Posté le : 29 mai
This game gets trashed for not being as scary as The Dark Descent and, to be honest, it's not. It's not scary in the "traditional" sense, almost at all. There are of course the parts where you walk about and sneak past monsters, but you quickly realize that they are not as much of a threat as the monsters in Dark Descent were. You don't feel the same urgency and need to survive as in Dark Descent either.
This, however, is not necessarily a bad thing.
The horror mechanics of The Dark Descent have not been removed in this game, they were replaced. Like Daniel, you enter into a horror of your own making but instead of fearing for your life you end up fearing yourself. As you read more and more into the story, you realize what person the protagonist, you, are and what you are capable of. You do not, however, get a complete picture. Not even at the end of the game do you know everything and that is where the terror comes in. You want to know what exactly is going on but at the same time you fear finding out what you've done. Not to mention that everything you do find can be interpreted in a myriad of ways.
A Machine for Pigs is, largely, fridge horror. For those who don't know, fridge horror is a realization you have about something you paid no attention to at first, perhaps in a story or a TV series, but then one day, many months later, you just go about your life but upon completing some mundane task such as opening a fridge door, a realization strikes you about the gravity of that tiny detail. A good example is realizing that, in the Harry Potter books, Harry's pain due to his connection to Voldemort is stronger not with time but with destroyed Horcruxes (aka with Voldy getting more of his soul back) - never stated in the books outright, but clear once you put two and two together.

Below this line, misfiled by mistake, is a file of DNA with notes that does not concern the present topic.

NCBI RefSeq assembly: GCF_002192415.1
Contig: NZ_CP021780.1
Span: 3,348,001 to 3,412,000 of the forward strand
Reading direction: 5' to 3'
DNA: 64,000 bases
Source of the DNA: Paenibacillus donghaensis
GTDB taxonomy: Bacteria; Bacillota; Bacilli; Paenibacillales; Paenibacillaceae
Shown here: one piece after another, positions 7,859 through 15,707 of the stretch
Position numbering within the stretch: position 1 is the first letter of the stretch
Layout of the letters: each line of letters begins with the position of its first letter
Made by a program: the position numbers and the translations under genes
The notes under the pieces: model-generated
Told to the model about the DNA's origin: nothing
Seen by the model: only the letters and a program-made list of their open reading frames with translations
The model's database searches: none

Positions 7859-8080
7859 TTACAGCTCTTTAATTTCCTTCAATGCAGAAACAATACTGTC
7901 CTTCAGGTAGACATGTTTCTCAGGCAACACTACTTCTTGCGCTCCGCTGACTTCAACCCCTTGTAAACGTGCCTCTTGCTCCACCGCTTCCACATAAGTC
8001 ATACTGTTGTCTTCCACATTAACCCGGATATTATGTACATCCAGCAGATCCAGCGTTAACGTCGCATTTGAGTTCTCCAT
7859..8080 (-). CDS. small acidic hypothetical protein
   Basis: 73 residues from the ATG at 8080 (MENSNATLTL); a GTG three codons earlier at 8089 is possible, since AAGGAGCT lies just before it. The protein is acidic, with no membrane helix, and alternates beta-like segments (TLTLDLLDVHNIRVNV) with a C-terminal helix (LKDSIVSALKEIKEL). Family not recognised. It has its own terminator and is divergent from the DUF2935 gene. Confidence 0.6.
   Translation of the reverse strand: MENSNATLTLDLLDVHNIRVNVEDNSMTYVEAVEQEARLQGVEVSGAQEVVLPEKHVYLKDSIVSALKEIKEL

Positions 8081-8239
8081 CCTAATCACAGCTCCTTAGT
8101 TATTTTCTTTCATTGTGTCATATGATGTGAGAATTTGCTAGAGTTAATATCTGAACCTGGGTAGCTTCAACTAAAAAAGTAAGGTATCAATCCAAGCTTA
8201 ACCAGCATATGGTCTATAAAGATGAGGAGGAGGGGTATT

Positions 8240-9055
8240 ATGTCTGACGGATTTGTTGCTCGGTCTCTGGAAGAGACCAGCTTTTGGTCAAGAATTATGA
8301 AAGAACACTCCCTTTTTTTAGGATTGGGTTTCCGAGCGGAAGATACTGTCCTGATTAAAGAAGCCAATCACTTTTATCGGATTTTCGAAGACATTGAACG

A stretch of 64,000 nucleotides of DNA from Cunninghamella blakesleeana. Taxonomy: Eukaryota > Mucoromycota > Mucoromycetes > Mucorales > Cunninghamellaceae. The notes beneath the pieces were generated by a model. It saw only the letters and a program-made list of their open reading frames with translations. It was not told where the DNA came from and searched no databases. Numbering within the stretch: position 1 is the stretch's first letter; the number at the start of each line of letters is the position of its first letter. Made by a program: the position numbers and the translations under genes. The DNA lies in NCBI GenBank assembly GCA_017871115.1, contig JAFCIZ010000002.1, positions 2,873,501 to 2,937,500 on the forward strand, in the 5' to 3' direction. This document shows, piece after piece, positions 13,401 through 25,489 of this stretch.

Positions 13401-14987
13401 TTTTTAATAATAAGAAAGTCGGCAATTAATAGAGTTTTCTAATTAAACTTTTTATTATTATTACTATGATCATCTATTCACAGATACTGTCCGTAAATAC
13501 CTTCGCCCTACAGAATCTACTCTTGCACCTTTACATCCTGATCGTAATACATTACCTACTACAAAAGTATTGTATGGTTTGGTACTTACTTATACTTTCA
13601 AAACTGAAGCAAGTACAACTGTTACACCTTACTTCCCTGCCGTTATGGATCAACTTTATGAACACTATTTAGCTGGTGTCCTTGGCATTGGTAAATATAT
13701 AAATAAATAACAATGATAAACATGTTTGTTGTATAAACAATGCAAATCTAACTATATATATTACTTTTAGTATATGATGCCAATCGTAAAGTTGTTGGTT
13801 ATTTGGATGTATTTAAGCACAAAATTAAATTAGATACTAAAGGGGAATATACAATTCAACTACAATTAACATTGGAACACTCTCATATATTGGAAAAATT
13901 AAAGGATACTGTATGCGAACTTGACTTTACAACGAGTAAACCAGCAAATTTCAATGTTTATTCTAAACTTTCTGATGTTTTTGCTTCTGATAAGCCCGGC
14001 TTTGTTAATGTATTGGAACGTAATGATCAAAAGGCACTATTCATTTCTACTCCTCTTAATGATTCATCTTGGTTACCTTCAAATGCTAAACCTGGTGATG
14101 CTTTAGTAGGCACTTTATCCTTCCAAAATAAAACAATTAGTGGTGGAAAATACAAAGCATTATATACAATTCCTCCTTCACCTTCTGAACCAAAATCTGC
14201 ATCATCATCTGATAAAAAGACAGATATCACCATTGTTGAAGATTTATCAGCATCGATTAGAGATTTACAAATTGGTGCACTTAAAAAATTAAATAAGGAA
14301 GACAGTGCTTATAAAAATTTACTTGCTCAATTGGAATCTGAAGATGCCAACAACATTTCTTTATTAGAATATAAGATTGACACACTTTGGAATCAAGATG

Machine for Pigs has many moments like these, where you just register them and move on, only to realize days, weeks or months later what they actually meant. I myself did not find the game particularly scary and just wrote it off as a nice storytelling device, but luckily I didn't decide to write a review until now, as it would likely have been negative.
TL;DR this game isn't scary. It's terrifying. Not in the Outlast "atmosphere+jumpscare" way or A Dark Descent "impending doom+wtf is going on" way. It's terrifying because you need to discover the past while at the same time fearing what that past is. And then when you think it's over it'll hit you by surprise with a sudden realization that everything you thought you knew was a lie.
This is a brilliant game.